Pumpkin Gingerbread Muffins
1/3 cup canned pumpkin puree (you could use homemade as well, just ensure it is fairly thick)
1/4 cup grapeseed oil
1/4 cup cooking molasses
1/4 cup maple syrup
1/2 cup almond milk
1/4 cup ground flaxseeds
1 teaspoon vanilla extract
1/2 teaspoon vinegar
2 cups spelt flour
1/2 teaspoon baking soda
2 teaspoons baking powder
2 teaspoons ground ginger
1 1/2 teaspoons ground cinnamon
1/4 teaspoon ground nutmeg
pinch each of allspice and cloves
Preheat oven to 350F. Combine all wet ingredients (pumpkin through vinegar) into a bowl and mix. In a separate bowl, combine all dry ingredients. Stir dry ingredients into wet until fully incorporated. Spoon into silicone muffin cups, or a greased muffin tin, filling them almost to the top. This, plus my batter sampling tendencies, gave me 11 muffins, but I think you could eek out 12 if you keep your mitts out of the batter. 😉 Place in oven and bake for 15-20 minutes, or until a toothpick inserted in the centre comes out clean.
If you’re looking for a burger to sandwich between a bun and act as a meatless patty, turn around! These lentil burgers are thick and filling and likely best served with a salad and a drizzle of balsamic vinegar/flax oil/agave nectar slurry.
Bring lentils and water to a boil, then cover and turn down to medium-low, and simmer until all the water is absorbed and the lentils are falling apart.
They should be pretty dry, and tender enough that they look like this once stirred:
-1/2 large onion, finely chopped (~1 c.)
-3 cloves garlic, minced or crushed
-1 c. finely diced celery
-1 c. grated carrot
-few grinds black pepper
Combine lentil mash and veggies in a mixing bowl, and then stir in:
-1/4 c. nutritional yeast
-1 tbsp. prepared mustard
-1 tbsp. vegan worsteshire sauce
-salt to taste
-1/2 tsp. each dried basil and oregano
-1/2 c. oats
Let the mixture cool a bit, and then shape into patties and fry with a couple tsps of oil over medium heat (or bake) until golden. Makes 8, maybe? I nibbled on the mixture pre-cooking, and got 7. 🙂
I have my doubts about my take on a quesadilla being even remotely authentic, but I’m also pretty sure it doesn’t really matter. This definitely isn’t a real recipe, but it’s quick and easy, very tasty, and infinitely adaptable!
Smear half a tortilla (brown rice, in my case) with the mixture….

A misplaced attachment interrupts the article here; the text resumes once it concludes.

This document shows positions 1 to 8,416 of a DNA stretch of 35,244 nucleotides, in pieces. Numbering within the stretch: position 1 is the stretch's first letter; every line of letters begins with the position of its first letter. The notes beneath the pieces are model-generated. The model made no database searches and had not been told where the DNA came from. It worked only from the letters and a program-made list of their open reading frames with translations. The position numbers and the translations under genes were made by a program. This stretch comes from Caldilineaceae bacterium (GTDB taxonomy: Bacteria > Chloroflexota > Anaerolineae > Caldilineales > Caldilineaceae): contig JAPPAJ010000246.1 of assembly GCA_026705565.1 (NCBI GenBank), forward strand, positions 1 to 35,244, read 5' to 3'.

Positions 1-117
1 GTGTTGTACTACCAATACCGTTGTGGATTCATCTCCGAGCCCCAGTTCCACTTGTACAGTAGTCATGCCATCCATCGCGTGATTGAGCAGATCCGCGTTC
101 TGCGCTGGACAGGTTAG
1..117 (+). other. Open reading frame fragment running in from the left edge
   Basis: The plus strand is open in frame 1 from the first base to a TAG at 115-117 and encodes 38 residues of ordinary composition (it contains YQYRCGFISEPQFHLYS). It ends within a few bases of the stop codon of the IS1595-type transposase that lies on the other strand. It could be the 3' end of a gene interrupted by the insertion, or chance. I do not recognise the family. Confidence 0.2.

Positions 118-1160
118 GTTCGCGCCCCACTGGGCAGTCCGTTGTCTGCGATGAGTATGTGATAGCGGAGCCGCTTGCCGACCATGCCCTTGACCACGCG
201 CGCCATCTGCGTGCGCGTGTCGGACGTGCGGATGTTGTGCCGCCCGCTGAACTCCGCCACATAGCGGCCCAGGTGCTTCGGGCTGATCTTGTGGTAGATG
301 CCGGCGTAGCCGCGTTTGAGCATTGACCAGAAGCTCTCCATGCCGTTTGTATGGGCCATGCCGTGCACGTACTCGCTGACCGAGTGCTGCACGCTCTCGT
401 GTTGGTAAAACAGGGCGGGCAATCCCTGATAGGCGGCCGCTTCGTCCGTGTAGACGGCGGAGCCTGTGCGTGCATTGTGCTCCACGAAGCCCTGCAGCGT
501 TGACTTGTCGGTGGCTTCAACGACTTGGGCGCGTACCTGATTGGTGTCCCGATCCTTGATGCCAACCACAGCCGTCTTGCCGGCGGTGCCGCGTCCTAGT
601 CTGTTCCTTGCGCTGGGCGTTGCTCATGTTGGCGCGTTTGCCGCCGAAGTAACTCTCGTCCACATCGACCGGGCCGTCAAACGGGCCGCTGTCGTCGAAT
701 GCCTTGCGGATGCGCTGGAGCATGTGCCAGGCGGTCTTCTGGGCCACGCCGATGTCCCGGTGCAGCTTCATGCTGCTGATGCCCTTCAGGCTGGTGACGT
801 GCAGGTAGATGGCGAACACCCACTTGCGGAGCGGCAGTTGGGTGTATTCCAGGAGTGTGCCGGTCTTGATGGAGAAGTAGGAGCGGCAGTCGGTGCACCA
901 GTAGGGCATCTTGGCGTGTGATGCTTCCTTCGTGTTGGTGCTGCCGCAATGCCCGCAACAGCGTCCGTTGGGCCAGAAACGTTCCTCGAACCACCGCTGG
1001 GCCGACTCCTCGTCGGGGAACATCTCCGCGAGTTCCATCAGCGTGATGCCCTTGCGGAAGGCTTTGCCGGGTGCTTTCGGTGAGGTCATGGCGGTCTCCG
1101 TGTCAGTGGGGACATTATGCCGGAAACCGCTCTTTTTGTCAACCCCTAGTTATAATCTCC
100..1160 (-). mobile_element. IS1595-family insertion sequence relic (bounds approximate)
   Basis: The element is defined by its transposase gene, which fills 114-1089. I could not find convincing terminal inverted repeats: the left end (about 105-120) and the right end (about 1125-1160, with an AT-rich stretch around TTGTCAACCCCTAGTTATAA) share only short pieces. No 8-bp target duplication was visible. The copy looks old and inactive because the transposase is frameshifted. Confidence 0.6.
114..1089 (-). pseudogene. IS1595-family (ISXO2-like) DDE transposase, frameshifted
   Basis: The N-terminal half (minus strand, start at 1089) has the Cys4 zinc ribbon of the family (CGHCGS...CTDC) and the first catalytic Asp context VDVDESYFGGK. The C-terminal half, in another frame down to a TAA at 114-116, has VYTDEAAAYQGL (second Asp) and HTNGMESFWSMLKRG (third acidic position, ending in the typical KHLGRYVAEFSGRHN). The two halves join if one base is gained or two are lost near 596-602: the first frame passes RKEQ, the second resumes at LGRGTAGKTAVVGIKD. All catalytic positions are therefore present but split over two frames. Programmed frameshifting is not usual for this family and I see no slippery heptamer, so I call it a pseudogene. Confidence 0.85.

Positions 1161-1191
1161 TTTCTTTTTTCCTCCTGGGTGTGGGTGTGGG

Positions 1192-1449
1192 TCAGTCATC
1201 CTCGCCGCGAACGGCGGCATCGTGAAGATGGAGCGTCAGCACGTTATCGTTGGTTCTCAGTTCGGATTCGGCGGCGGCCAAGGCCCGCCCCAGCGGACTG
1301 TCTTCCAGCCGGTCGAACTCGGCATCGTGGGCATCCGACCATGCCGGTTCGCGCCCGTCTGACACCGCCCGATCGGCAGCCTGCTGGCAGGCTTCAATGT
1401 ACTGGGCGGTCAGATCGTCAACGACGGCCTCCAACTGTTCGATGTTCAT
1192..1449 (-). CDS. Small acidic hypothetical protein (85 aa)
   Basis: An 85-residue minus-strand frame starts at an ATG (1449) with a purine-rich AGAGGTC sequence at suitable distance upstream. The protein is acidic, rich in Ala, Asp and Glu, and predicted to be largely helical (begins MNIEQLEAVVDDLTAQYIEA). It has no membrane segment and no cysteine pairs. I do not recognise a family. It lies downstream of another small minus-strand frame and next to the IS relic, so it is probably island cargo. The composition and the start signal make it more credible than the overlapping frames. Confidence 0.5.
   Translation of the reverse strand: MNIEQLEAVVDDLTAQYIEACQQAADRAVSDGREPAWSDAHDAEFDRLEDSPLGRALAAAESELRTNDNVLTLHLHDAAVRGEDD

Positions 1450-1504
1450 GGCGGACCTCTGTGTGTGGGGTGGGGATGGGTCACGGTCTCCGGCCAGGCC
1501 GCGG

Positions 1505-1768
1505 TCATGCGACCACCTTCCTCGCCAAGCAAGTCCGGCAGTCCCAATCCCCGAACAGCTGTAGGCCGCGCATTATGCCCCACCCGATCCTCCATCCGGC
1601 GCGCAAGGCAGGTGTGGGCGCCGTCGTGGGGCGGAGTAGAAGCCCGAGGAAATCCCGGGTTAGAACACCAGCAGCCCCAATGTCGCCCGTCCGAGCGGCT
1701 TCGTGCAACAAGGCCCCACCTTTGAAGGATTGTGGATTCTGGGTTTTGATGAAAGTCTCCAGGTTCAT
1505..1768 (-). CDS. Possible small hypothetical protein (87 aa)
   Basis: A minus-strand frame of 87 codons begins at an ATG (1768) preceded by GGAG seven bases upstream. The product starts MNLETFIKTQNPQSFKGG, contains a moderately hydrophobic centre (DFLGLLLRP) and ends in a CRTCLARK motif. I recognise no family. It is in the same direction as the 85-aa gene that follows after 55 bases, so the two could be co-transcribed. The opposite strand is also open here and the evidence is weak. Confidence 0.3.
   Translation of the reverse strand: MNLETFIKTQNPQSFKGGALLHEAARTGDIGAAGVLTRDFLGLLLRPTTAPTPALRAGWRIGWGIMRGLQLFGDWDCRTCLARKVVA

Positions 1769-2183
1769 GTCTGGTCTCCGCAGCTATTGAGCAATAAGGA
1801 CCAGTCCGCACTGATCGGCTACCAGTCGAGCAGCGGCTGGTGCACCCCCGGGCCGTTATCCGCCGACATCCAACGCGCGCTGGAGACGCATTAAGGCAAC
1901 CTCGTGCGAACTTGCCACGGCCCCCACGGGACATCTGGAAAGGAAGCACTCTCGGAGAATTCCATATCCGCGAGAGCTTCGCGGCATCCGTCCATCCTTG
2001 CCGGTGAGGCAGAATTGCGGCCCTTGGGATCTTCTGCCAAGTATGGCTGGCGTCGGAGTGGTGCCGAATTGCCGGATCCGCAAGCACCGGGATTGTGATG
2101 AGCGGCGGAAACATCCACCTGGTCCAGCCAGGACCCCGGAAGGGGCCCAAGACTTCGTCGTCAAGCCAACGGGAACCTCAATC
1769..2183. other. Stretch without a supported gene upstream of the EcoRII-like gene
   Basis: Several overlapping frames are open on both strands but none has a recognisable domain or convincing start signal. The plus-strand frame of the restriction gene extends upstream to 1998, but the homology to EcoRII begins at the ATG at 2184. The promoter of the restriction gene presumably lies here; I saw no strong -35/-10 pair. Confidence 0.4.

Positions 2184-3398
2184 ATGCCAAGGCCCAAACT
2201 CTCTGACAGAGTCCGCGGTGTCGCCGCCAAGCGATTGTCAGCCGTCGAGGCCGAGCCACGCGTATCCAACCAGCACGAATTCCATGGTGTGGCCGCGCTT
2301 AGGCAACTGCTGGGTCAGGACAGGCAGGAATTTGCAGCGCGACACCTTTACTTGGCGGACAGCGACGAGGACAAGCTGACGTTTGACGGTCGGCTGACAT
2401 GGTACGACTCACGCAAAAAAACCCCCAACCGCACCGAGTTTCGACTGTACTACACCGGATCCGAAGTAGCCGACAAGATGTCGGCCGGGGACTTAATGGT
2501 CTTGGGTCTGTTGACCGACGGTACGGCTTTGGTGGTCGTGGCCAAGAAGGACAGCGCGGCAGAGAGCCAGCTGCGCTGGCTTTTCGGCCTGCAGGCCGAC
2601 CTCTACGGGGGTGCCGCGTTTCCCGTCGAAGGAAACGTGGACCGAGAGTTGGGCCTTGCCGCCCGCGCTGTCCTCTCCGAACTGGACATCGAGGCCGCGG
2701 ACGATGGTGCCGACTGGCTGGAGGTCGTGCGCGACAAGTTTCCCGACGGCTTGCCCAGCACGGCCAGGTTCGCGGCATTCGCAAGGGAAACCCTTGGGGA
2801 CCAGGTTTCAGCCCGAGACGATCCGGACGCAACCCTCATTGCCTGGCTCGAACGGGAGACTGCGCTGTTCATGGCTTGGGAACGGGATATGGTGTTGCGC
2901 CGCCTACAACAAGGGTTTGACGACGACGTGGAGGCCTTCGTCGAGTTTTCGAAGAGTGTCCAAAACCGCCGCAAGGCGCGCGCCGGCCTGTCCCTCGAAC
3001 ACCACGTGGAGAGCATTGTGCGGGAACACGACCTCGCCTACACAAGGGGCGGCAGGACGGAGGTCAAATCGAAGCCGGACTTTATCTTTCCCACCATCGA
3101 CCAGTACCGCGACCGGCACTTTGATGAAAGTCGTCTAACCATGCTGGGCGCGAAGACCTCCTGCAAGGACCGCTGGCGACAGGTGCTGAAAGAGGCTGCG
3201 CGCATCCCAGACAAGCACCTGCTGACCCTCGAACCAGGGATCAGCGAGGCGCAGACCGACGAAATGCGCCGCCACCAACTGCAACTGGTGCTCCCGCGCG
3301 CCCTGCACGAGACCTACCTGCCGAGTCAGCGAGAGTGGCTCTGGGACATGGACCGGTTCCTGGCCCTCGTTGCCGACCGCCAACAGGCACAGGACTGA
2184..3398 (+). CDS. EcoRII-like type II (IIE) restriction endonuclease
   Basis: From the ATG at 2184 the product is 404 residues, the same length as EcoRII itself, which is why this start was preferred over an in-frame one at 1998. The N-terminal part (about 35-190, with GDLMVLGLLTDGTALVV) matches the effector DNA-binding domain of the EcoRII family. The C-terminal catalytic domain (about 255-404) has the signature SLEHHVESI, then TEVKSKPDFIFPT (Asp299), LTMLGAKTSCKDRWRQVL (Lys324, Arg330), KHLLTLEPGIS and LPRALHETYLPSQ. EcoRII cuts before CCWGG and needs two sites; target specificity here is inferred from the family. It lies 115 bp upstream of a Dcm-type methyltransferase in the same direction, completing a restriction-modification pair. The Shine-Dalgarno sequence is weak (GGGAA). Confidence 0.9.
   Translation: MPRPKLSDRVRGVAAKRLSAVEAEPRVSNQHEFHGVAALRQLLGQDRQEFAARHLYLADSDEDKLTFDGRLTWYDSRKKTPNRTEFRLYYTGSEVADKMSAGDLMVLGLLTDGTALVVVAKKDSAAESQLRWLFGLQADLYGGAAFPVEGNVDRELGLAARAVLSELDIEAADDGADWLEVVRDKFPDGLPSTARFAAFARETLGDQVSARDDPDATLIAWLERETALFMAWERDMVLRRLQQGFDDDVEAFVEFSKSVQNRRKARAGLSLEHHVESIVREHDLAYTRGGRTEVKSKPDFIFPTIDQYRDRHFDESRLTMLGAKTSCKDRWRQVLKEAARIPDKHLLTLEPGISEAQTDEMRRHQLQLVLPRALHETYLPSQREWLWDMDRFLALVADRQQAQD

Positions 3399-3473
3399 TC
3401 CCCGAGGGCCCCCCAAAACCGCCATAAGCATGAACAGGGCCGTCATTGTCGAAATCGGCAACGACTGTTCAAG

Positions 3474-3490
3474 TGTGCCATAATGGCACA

…..and then top with spinach, red pepper, and a bit of cheddar sheese.
Fold and ‘grill’ in a pan swiped with oil over medium heat until toasted and crunchy, and then flip and do the other side.
Cut and demolish! I ate mine with ketchup and more hot sauce.
Oh, and Happy Valentine’s Day! K has posted a few heart-themed recipes, so make sure you check ’em out:
Do you ever come up with a new and delicious dish, only to google it and discover that everyone and their dog has created something similar? This was definitely the case with these burgers, but I’m going ahead and posting my version anyways. 🙂
These come together quickly, and are very rich and creamy on the inside. Although they contain plenty of spinach, I think they would be best served alone or with a salad, as serving them inside a sandwich or on a bed of rice/grains might seem too heavy. They are quite mild, so if you’re eating them plain you might want to perk them up with a bit more cumin or spiciness, although I thought they were totally delicious with a little extra hot sauce on the side. I, however, would make a great candidate for Hot Sauce Addicts Anonymous (H.S.A.A?), were it a reality.
These are gluten free, but if you’re not gluten free, I think you could sub out some of the chickpea flour for wheat flour, or even a couple tablespoons of vital wheat gluten, although they do firm up nicely while they cook as is.
-1 medium onion, minced
-3 cloves garlic, crushed
-1 c. chickpeas
-3 c. packed spinach leaves
-1 carrot, grated
-2 tbsp. soy sauce (likely less if you’re using canned/salted chickpeas)
-1 tsp. cumin
-2 tbsp. peanut butter
-1 tbsp. nutritional yeast
-1 tsp. sriracha hot sauce
-1/2 c. chickpea flour